Hackers target iPad owners with bogus update

Dupe Windows users into downloading backdoor Trojan; Mac owners not at risk

Hackers are targeting iPad users with bogus update messages that dupe them into downloading malicious code onto their Windows PCs, a security researcher said today.

The messages claim that a recent update to iTunes has been released for the iPad , according to Romanian security company BitDefender. "It is very important to keep the software on your iPad updated for best performance, newer features and security," the message reads. "To get the latest version of iTunes software, please go to ... and install the application."

The link in the message leads to a copycat of the legitimate iTunes download site , where users are asked to approve the download of a file dubbed "itunessetup.exe."

The file masquerading as the iTunes update is actually a Trojan horse that injects code into Windows' "explorer.exe" process and opens a backdoor for hackers, who then use that entrance to add more malware to the PC. The "Backdoor.Bifrose.AADY" Trojan also tries to snatch activation keys from various programs on the hacked machine and steals passwords for instant messaging clients and e-mail accounts.

Apple last refreshed the Windows and Mac software on March 30, when it updated iTunes to version 9.1; it has yet to release an update for the iPad.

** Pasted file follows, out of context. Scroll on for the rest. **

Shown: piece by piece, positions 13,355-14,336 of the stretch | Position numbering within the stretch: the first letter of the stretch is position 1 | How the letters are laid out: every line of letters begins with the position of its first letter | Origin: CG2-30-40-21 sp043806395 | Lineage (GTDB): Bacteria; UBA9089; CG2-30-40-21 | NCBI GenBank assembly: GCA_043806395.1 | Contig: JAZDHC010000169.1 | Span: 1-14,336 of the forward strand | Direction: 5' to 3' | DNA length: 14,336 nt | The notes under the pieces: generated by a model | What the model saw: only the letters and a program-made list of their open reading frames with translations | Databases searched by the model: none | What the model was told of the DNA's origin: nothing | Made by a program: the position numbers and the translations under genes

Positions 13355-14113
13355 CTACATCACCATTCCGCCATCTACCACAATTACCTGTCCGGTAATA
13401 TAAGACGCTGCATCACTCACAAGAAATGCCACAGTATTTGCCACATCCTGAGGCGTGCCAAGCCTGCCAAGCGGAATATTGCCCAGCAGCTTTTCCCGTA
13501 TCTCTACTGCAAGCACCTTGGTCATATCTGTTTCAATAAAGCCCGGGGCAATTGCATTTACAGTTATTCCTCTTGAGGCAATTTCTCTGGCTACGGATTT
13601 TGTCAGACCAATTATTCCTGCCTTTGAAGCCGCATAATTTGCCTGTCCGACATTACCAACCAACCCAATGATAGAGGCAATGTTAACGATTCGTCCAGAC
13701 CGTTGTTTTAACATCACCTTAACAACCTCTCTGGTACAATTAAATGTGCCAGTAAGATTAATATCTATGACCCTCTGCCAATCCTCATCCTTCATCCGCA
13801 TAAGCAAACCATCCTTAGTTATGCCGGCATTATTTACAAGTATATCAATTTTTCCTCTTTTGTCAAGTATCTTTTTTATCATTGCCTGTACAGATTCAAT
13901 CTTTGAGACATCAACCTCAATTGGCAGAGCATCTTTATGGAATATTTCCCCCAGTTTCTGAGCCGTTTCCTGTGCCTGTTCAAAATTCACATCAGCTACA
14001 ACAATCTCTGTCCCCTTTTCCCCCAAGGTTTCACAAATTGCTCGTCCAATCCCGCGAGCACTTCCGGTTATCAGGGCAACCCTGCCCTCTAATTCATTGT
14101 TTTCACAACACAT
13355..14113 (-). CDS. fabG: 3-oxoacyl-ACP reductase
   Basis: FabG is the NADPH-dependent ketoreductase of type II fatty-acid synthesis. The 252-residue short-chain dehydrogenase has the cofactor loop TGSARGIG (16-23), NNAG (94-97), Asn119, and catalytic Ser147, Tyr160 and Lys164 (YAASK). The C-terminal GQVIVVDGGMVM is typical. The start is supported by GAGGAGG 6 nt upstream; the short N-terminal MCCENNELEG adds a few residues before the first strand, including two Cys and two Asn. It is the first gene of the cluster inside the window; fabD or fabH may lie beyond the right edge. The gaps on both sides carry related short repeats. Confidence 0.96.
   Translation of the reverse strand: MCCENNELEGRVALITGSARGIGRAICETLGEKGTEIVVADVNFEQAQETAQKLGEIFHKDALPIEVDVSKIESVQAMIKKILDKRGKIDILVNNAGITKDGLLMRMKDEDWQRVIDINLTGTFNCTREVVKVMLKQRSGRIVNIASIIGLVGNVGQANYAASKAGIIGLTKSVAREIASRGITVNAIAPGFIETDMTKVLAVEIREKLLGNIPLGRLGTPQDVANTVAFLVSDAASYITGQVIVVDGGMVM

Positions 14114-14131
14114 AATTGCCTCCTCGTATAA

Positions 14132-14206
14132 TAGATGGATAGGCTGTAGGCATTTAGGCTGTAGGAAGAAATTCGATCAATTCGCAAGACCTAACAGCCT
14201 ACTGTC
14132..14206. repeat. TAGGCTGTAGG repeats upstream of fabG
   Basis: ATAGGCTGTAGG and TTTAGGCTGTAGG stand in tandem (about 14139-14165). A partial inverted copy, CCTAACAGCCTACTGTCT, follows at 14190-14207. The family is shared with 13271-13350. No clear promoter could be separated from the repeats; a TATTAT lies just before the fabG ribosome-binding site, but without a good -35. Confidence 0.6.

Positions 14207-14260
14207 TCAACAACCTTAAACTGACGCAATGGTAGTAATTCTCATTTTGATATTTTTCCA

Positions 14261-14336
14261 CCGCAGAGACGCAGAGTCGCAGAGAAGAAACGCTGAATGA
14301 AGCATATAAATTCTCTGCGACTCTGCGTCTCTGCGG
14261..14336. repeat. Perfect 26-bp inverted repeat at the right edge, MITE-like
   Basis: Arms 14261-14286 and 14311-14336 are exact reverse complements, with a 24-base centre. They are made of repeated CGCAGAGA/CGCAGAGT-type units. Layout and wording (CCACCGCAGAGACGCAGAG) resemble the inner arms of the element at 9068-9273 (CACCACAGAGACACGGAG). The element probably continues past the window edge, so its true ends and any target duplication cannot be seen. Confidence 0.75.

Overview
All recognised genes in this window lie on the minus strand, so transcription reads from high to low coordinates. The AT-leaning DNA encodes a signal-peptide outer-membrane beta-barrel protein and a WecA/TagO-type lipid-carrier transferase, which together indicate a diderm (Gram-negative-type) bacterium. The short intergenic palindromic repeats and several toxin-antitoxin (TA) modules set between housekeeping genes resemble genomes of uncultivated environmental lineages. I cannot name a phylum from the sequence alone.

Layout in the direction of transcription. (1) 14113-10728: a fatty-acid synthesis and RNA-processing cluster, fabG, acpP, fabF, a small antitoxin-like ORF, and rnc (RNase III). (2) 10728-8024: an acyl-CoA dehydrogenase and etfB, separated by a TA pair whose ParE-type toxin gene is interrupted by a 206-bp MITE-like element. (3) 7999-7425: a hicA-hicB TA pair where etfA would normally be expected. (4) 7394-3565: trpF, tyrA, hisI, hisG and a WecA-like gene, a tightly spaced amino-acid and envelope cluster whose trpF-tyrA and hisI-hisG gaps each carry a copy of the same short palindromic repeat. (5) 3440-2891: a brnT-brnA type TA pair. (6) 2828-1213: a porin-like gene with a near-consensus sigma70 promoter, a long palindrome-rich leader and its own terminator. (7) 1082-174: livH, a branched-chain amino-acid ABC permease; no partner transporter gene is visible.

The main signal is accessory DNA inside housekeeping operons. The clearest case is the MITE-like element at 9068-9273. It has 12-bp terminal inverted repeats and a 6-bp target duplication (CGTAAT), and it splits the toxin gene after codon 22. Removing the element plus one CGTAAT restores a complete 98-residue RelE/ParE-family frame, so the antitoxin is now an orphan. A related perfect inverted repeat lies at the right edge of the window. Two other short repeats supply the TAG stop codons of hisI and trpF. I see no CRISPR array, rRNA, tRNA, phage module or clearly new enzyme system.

"The trick is pretty simple," said Catalin Cosoi, senior antivirus and malware researcher for BitDefender. "When you have the iPad you do expect to receive messages, maybe not e-mail, but messages of some sort [from Apple] that 'We have finished an update, you have to get this update,'" Cosoi added. "They're clever to do it this way."

But because Mac users are not vulnerable to the attack, even if they head to the bogus iTunes download site, the impact of the malware-planting campaign will likely be low, Cosoi said. "If they were able to target Mac customers, it would have spread like wildfire, but because most antivirus companies detect this [Trojan], it's aimed at Windows users who have bought an iPad and who also don't run a security product."

Cosoi was unable to quantify the extent of the spam campaign, but speculated that if it mimicked others, it would be large and of short duration to trick as many people in the relatively small pool of possible victims as possible before the news got out.

Previously, Apple said it had sold more than half a million iPads in the first week of availability, although that number included all pre-orders of the WiFi-only models, which were delivered to customers April 3. However, other estimates, including one by Chitika Research, now put iPad sales above the 1 million mark .

Chitika Research calculates its iPad estimates by tracking unique iPad IP addresses accessing its ad network, then multiplies that by the percentage of the Internet that the network sees at any given time. The Marlborough, Mass.-based company has recalculated its estimates several times this month, each time lowering the number of iPads it believes have been sold.

BitDefender's Cosoi urged Windows users to download iTunes updates only from Apple's own site by steering their browsers manually to apple.com .

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Gregg Keizer

Computerworld (US)

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